I have slowly learned that a shady garden is really a leafy garden. I often give in to blossom envy; purchasing plants that, fresh from the nursery, bloom that first year, but only feebly thereafter. Thus my garden has shown me that I'd better pay attention to plants that are grown predominately for their foliage.
Here are a few that were selected with that specifically in mind:
Red Dragon Knotweed
Frozen to the ground this past winter, it is coming back strong. Initial growth from the ground was burgundy, but with warmer temperatures it has developed into its typical red/green pattern. Forms a mound about 3 foot tall & wide. Late in the season last year, it even produced scattered clusters of tiny white blossoms. It seems pretty easy to grow from cuttings.
Originally planted in the ground, the winter freezes kept seriously setting the plant back. So I eventually moved it into a pot so that I could protect it from the low temperatures. I've heard that it can bloom, but mine never has.
Gold Dust Plant
This evergreen shrub has a very nice impact in the shade garden. Seems to like filtered light, but will even grow in those shadier portions of the yard. Can be grown from cuttings, but grows so slowly I'm not sure if it is worth it.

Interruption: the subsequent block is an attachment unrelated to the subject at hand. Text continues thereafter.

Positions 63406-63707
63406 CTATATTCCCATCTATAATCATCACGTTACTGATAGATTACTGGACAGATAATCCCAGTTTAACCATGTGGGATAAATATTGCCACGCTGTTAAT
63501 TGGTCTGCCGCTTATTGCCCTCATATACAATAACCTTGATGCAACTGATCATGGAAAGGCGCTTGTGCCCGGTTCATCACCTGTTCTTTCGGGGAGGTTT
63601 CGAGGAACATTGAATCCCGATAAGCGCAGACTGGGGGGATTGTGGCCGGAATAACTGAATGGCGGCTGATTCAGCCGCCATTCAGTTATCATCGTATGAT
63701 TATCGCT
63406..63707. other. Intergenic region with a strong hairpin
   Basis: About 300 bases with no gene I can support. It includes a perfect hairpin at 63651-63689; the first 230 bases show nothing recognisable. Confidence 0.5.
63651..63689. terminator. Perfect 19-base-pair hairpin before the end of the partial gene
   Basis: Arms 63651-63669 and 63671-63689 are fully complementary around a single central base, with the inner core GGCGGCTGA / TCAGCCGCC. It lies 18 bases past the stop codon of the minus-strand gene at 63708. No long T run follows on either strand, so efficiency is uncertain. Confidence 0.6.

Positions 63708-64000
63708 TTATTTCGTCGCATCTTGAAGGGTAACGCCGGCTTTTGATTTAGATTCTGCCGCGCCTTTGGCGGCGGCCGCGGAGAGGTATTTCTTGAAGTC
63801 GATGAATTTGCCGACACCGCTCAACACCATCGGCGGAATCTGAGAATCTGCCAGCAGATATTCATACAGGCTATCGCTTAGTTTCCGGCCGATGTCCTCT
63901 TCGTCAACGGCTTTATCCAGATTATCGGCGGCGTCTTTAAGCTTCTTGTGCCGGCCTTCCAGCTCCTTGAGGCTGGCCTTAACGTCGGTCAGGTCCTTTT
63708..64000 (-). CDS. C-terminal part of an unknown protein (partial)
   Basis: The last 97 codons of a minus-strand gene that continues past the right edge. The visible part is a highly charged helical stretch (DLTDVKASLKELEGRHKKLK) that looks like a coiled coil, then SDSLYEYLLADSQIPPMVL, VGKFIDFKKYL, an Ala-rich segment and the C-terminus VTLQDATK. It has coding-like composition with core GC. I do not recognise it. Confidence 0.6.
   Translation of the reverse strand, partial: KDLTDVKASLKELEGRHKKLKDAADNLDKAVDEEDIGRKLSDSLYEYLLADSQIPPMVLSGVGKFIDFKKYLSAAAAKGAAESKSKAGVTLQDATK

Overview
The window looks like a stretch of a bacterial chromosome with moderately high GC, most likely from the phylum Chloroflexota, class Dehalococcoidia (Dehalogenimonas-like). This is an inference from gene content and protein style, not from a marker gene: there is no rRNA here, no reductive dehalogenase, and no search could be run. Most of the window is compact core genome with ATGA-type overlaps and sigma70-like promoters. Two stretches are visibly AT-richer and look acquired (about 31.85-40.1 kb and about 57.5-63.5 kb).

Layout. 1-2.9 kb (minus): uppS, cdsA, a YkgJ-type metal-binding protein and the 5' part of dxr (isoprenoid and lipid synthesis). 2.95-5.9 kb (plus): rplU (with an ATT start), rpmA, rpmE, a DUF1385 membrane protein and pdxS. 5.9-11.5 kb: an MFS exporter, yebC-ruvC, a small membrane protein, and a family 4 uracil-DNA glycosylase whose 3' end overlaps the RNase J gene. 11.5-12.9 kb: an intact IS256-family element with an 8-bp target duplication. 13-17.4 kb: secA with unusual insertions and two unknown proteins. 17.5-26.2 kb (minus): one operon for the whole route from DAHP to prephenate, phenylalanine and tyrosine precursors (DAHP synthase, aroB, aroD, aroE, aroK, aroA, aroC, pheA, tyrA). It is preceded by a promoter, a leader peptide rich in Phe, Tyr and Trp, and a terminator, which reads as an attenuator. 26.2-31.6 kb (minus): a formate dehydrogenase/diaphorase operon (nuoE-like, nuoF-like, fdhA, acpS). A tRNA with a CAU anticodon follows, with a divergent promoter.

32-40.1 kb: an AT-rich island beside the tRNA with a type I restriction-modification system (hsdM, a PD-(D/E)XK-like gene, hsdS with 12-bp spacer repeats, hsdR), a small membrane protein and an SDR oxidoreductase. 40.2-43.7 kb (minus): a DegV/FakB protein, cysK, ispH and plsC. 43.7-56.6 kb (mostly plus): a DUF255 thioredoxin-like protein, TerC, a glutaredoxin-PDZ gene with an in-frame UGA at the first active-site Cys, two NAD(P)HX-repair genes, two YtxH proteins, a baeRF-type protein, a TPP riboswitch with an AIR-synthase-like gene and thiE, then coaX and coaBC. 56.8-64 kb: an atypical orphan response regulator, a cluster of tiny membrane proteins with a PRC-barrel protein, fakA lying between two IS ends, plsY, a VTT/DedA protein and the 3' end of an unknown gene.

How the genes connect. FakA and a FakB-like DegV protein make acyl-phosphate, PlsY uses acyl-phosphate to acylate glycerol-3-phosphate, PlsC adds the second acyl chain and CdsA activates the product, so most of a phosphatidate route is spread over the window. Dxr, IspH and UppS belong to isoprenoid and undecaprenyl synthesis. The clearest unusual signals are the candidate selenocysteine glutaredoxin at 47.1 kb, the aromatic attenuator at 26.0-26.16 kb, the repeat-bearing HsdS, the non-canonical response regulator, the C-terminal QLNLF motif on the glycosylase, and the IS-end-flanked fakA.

This plant was my very first Hosta, and I've never been disappointed in it. Though it has never bloomed for me, each year it has come back thicker and larger. I enjoy the ribbed leaves with their darker green edges. It tends to lift the leaves up high which reduces slug & pillbug damage.
Always nice to introduce leaves to the shade garden that break through the green barrier. Though dark leaves tend to disappear into the shade, these tend to look nice when planted near light green vegetation. And it's pale pink blossoms show up well against the purple.
Recommended for shade by a guest on Central Texas Gardener, my single plant has produced pups that have led to my now having four good sized Manfredas. They are also rumored to do well in the sun (though I have no personal experience with that!). Unprotected, it shrugged off this winter's 18 degree lows with no damage at all. Early in the spring, as the sunshine reaches it through the barren red oaks, it's leaves get dark freckles that merge to form darker patches. As the oak leaves return and shade becomes more of the norm, the leaves lose their freckles and turn light green.
Though some of these plants produce blooms, it is their vegetation that steals the shady show.